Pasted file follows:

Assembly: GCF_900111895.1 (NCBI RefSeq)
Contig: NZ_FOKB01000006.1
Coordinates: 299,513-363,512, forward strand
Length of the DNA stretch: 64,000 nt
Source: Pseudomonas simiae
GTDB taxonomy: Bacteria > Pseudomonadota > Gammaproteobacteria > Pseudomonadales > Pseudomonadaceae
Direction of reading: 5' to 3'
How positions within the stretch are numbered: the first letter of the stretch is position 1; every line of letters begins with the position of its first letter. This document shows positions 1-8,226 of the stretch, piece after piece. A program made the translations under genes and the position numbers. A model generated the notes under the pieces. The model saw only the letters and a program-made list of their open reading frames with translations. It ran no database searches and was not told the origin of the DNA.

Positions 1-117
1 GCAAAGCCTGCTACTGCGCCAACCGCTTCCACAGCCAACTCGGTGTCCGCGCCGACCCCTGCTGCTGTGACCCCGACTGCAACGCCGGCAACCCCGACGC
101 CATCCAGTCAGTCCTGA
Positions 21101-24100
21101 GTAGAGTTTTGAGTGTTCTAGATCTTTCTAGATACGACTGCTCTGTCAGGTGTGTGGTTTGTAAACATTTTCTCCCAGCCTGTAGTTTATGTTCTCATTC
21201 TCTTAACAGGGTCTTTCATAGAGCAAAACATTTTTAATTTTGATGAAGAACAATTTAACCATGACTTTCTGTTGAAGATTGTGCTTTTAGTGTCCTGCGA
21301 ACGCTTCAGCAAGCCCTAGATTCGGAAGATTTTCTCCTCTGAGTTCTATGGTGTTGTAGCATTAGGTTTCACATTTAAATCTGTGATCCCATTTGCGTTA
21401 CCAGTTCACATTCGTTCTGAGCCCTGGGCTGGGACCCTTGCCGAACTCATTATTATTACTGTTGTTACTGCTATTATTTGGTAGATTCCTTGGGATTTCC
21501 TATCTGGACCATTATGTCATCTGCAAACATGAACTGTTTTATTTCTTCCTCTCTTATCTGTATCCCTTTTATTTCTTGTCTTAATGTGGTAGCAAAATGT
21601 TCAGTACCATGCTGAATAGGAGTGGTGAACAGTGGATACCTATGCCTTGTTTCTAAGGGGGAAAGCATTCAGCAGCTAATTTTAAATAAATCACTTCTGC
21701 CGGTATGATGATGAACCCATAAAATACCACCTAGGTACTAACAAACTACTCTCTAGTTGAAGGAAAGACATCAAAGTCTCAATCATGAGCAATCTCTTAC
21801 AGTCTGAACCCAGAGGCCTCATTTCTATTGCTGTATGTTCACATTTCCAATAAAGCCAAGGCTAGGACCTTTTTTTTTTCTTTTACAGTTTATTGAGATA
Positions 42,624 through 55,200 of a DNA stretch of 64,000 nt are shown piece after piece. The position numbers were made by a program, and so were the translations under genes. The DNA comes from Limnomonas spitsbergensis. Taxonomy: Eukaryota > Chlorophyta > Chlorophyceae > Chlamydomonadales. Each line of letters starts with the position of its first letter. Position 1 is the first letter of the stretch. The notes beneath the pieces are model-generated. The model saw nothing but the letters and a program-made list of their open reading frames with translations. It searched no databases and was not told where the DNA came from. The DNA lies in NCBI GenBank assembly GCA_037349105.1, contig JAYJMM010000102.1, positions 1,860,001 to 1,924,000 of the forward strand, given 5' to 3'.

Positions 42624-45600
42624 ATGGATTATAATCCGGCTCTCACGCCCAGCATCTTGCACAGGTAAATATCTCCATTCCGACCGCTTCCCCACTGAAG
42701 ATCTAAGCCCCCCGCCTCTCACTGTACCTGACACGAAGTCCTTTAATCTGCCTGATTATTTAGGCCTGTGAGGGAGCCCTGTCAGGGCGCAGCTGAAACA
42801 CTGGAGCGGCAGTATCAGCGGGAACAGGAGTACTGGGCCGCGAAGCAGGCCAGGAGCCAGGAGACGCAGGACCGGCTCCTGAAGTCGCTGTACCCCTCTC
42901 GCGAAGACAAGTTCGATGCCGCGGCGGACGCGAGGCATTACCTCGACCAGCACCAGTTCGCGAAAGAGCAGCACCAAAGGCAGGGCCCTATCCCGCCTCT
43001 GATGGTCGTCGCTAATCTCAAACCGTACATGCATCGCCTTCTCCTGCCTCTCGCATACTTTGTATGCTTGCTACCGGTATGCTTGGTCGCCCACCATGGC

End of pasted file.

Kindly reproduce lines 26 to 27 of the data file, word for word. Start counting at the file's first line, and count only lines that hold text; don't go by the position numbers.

42901 GCGAAGACAAGTTCGATGCCGCGGCGGACGCGAGGCATTACCTCGACCAGCACCAGTTCGCGAAAGAGCAGCACCAAAGGCAGGGCCCTATCCCGCCTCT
43001 GATGGTCGTCGCTAATCTCAAACCGTACATGCATCGCCTTCTCCTGCCTCTCGCATACTTTGTATGCTTGCTACCGGTATGCTTGGTCGCCCACCATGGC